Frank Borzage: Hollywood Romantic, Week Two

Museum of the Moving Image
Queens, New York
July 15-August 20

The River
by Nick Pinkerton

MOMI’s lovingly curated overview of Hollywood melodramatician Frank Borzage’s career enters its second weekend tomorrow, showcasing a handful of silent works which originate from the filmmaker’s prolific vocational years (The Gun Woman and Until They Get Me from 1917 [both Westerns], and 1920’s poor-fiddler-made-good yarn Humoresque, all shy of an hour), a later, feature-length “rural romance” (1925’s Lazybones), and, most alluring, the excavated fragments of a little-seen feature, 1928’s The River, whose conception coincides with Borzage’s sustained run of primacy in the late Twenties that culminated in his collecting the first-ever Best Director Academy Award.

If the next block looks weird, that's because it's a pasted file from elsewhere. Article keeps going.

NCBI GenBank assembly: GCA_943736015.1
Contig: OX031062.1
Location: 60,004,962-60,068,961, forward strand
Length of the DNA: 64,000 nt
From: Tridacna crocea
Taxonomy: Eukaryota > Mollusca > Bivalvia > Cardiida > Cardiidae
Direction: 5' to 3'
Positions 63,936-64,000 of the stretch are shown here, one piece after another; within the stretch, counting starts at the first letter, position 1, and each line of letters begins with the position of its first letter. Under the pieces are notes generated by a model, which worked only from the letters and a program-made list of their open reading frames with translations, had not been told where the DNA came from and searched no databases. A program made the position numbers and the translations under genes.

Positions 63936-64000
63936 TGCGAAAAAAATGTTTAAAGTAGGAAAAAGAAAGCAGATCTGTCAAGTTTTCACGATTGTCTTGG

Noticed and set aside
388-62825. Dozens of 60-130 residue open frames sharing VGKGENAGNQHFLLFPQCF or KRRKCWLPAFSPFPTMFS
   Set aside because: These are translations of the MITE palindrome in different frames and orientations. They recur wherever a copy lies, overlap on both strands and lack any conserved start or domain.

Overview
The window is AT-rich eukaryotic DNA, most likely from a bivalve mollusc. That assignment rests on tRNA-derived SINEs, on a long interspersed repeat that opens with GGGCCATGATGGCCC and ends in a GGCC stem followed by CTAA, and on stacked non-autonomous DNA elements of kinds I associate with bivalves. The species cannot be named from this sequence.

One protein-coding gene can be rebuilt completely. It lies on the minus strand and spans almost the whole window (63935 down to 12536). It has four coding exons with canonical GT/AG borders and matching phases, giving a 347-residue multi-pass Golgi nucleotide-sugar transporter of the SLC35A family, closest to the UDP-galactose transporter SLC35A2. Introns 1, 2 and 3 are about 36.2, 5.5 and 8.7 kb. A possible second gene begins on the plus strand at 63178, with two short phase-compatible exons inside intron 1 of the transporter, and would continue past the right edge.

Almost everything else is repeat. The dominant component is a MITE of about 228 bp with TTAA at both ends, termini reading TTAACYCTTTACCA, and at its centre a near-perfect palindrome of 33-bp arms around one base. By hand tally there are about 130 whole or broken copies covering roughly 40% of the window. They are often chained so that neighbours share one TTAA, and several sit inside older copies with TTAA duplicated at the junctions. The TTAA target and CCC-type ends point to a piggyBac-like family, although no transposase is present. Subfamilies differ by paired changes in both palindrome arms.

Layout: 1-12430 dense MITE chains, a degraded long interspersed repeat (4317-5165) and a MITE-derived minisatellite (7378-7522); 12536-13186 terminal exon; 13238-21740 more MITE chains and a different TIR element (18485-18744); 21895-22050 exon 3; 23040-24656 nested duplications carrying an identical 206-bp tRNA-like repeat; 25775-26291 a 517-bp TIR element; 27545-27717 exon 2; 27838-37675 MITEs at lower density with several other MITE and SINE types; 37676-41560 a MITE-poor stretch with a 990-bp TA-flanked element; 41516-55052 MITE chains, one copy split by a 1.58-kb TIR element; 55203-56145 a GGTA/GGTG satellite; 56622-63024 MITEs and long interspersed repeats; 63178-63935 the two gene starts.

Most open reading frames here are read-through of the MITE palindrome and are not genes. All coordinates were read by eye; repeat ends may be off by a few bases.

The difficulty in wanting to talk up five-and-a-half hours of from-the-vaults, battered-but-unbowed silent celluloid is this: those inclined to be interested in this sort of thing don’t really need to be sold. Ticket-stub hoarding completists will be duly present, as will that smattering of drained, haunted eunuchs who drag their plastic bags of baloney sandwiches between repertory series, sobering warnings of the screen’s vampiric powers. But, to address anyone outside of those stand-bys who are lucky enough to find The River playing within a gas tank’s worth of distance (a select group, for a select time frame—MOMI’s 16mm print is a loaner from the Cinemathèque suisse), I can offer a reason to make the trip that has nothing to do with formulating a more complete understanding of Borzage’s recurrent themes, genre contextualization, or any such drear stuff. What I am talking about is the thing that makes filmed images not only move, but palpitate; the medium’s major selling point for a century-and-some-change: I am talking about sex.